Keywords: Anesthesia, anesthesia equipment, contamination, disinfection, hand hygiene.
    Version: 2016;84(4):261-270. Authors: Lois Krug, DNP, CRNA, ARNP, Melissa D. Machan, DNP, CRNA, ARNP, Jose Villalba, MD
  • Prolongation of Subarachnoid Block With Concomitant Use of Intravenous Dexmedetomidine: An Evidence-based Review A failed subarachnoid block due to prolonged surgical duration continues to be a challenging problem for anesthesia providers. This evidence-based review updates a 2013 systematic review describing the use of intravenous dexmedetomidine as an extrathecal spinal adjunct therapy capable of extending the duration of a subarachnoid block. Eight randomized controlled trials published after the 2013 systematic review met the inclusion criteria. The evidence continues to support the use of intravenous dexmedetomidine as an effective method for prolonging the duration of motor and sensory blockade and postoperative analgesia in a subarachnoid block, with minimal side effects.
    Keywords: Dexmedetomidine, duration, intravenous, spinal, subarachnoid.
    Version: 2016;84(4):271-278. Authors: William L. Johnson, DNAP, CRNA, Marilyn A. Pugh, PhD
  • Anesthetic Management of Unstable Cervical Spine: Is Intubating LMA CTrach a Right Choice? A Case Report The LMA (Laryngeal Mask Airway) CTrach (LMA North America Inc) is widely used for airway management in patients undergoing cervical spine immobilization. Three important concerns in these patients are stabilization of the neck, prevention of aspiration of regurgitated gastric contents, and hypoxia. The standard maneuver—down-up down maneuver—applied to the LMA CTrach to improve the glottis view has been reported to cause pulmonary aspiration in cases of regurgitation of gastric contents in predisposed patients. In the present case report, the LMA CTrach was used to facilitate endotracheal intubation in an anesthetized and paralyzed patient.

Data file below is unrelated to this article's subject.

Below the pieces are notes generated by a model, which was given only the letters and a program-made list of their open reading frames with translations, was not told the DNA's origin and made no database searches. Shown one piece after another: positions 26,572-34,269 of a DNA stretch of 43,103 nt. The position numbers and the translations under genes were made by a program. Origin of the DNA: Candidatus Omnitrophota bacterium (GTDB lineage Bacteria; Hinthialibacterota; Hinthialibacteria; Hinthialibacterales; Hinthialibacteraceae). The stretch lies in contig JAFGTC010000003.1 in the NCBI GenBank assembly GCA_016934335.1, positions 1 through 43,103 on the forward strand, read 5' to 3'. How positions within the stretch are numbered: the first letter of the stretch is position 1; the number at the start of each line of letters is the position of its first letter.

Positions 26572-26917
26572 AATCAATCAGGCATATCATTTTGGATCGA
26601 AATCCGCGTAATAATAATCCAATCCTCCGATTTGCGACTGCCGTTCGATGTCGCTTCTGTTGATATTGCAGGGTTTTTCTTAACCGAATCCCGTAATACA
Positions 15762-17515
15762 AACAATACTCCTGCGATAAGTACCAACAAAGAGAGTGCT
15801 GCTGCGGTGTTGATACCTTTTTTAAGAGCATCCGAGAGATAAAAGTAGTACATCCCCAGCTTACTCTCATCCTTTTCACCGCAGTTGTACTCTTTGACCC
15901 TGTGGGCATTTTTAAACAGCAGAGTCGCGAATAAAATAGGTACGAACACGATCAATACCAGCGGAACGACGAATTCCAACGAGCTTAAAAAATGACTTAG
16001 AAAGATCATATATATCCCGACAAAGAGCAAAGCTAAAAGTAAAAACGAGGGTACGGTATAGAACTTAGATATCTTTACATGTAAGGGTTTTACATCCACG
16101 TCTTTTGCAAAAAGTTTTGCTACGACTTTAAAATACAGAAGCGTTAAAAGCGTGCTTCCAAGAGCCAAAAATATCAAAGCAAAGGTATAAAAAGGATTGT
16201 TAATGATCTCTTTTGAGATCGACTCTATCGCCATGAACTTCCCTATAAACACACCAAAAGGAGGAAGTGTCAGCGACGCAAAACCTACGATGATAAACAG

Keywords: Cervical spine immobilization, laryngeal mask airway, LMA CTrach, prophylaxis.
    Version: 2016;84(4):280-282. Authors: Geetanjali T. Chilkoti, MD, Ashok Saxena, MD, FAMS
  • AANA Journal Course: Update for Nurse Anesthetists—Part 3—Awareness With Recall: A Systematic Review This article provides a systematic review of awareness with recall, also called intraoperative awareness. Major topics of this review include the incidence and causes of this phenomenon, in addition to an examination of current strategies for prevention of intraoperative awareness. Awareness with recall creates substantial physical and/or psychological distress for the patient, representing a continued threat to patient safety. Factors related to cases of awareness include those of the patient, surgical procedure, anesthesia provider, and system in which providers deliver care.
    Keywords: Anesthesia awareness, depth-of-anesthesia monitors, electroencephalogram.
    Version: 2016;84(4):283-288. Authors: Caitlin Sullivan, DNAP, CRNA